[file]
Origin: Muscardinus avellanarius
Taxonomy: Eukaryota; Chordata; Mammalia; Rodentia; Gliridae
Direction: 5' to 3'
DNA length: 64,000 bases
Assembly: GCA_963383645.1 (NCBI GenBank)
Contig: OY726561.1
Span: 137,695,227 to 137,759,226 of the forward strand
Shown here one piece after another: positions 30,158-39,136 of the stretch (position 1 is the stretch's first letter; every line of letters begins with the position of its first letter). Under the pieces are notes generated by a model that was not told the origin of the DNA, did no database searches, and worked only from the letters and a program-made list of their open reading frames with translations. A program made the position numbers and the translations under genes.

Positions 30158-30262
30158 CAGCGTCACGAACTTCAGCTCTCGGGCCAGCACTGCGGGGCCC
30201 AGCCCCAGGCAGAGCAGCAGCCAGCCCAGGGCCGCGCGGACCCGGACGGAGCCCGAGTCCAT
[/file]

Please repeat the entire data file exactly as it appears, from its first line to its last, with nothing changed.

Origin: Muscardinus avellanarius
Taxonomy: Eukaryota; Chordata; Mammalia; Rodentia; Gliridae
Direction: 5' to 3'
DNA length: 64,000 bases
Assembly: GCA_963383645.1 (NCBI GenBank)
Contig: OY726561.1
Span: 137,695,227 to 137,759,226 of the forward strand
Shown here one piece after another: positions 30,158-39,136 of the stretch (position 1 is the stretch's first letter; every line of letters begins with the position of its first letter). Under the pieces are notes generated by a model that was not told the origin of the DNA, did no database searches, and worked only from the letters and a program-made list of their open reading frames with translations. A program made the position numbers and the translations under genes.

Positions 30158-30262
30158 CAGCGTCACGAACTTCAGCTCTCGGGCCAGCACTGCGGGGCCC
30201 AGCCCCAGGCAGAGCAGCAGCCAGCCCAGGGCCGCGCGGACCCGGACGGAGCCCGAGTCCAT